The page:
Alex Trebek, “The practice of ending a piece of music in a minor key on a major tonic chord”
…I am going to win one of you a Jeopardy answer someday! Remember this!
Not sure why but while studying music in college the topic of the Picardy 3rd was something that always came up in jokes and conversations between students. It may have to do with it just being a cool musical concept, it may be that is was one of the easier concepts to grasp for most music students, I’m just not sure. All I know is every time I hear it I want to do that stupid Beavis and Butthead laugh and say, “Uhhh-huhh, you said Picardy 3rd.”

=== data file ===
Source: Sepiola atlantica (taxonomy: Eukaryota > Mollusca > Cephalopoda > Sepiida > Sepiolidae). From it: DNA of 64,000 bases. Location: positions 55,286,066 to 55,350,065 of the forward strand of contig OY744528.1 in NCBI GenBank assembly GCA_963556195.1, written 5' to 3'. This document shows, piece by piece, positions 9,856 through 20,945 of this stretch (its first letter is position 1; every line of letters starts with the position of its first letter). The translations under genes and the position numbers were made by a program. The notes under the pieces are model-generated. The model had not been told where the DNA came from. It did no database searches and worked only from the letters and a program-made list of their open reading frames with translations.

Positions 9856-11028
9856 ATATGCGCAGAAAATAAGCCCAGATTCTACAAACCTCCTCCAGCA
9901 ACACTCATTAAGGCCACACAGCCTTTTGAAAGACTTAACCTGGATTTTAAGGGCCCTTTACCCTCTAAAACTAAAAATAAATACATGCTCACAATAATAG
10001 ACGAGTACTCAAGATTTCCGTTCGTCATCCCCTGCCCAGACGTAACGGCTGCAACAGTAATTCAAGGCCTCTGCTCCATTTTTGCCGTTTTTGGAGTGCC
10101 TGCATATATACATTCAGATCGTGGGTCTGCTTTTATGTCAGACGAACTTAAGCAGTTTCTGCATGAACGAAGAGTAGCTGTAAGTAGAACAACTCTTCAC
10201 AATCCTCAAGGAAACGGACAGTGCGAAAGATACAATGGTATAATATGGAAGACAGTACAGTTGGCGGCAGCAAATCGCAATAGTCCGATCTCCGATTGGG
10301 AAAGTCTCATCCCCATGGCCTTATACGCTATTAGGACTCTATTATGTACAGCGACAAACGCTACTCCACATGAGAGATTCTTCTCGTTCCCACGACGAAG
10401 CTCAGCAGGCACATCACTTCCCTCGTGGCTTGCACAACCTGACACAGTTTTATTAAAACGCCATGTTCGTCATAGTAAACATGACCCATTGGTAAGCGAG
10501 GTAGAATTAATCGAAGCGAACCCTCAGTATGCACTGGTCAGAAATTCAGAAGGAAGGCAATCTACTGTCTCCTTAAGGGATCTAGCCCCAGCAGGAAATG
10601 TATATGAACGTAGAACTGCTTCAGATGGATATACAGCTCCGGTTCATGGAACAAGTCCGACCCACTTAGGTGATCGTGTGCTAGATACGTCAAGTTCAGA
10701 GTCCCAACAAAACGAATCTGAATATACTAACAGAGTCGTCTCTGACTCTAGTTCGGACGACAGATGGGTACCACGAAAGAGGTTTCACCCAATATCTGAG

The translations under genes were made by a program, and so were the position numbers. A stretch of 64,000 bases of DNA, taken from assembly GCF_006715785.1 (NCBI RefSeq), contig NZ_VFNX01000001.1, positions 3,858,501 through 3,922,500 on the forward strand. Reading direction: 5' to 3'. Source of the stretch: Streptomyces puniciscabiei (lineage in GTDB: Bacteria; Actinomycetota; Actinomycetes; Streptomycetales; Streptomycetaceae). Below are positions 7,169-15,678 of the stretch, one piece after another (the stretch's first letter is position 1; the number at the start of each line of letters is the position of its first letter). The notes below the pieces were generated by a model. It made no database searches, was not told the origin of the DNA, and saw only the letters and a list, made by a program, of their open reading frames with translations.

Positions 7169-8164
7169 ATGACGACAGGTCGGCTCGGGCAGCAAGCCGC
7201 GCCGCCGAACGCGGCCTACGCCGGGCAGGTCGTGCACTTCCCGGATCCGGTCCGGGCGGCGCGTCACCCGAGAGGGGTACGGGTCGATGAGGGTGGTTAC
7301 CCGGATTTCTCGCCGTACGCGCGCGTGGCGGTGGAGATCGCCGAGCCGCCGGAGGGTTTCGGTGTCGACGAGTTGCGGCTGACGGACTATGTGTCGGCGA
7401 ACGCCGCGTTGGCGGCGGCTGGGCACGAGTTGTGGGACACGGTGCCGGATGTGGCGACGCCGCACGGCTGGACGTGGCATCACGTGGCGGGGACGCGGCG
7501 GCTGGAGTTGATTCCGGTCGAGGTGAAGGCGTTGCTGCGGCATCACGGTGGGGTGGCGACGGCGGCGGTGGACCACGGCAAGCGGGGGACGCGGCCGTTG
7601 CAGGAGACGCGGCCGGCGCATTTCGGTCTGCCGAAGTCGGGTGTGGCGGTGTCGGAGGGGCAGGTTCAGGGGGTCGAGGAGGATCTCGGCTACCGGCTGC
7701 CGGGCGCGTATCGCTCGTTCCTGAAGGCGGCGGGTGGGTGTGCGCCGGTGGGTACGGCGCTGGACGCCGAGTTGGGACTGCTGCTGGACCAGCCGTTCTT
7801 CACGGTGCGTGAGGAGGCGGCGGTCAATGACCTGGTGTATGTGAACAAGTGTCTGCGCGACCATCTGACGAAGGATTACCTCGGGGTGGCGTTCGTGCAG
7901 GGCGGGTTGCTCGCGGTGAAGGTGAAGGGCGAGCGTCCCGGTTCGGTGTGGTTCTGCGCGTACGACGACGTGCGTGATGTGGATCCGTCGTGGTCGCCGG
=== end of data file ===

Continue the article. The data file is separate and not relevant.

It was a practice popularized in the Renaissance period 1400-1600. The origins of the name Picardy are not known for sure although some theorize it relates to the Picardy region of France.
So other than a joke between college musicians, winning Jeopardy or impressing your friends with a relatively useless piece of trivia how does this effect your life?
Well for those of you who write music try it! You will be amazed at the stark lifting statement a final major chord has on a minor keyed song. The half step raising of one note can substantially generate a physical impression on your listeners. And after all what are we trying to do as musicians…move our listeners!
Try it you’ll like it!
Here is Glenn Gould performing Johann Sebastian Bach’s Prelude in D minor BWV926 Listen for the difference between the final major chord and the rest of the piece in minor.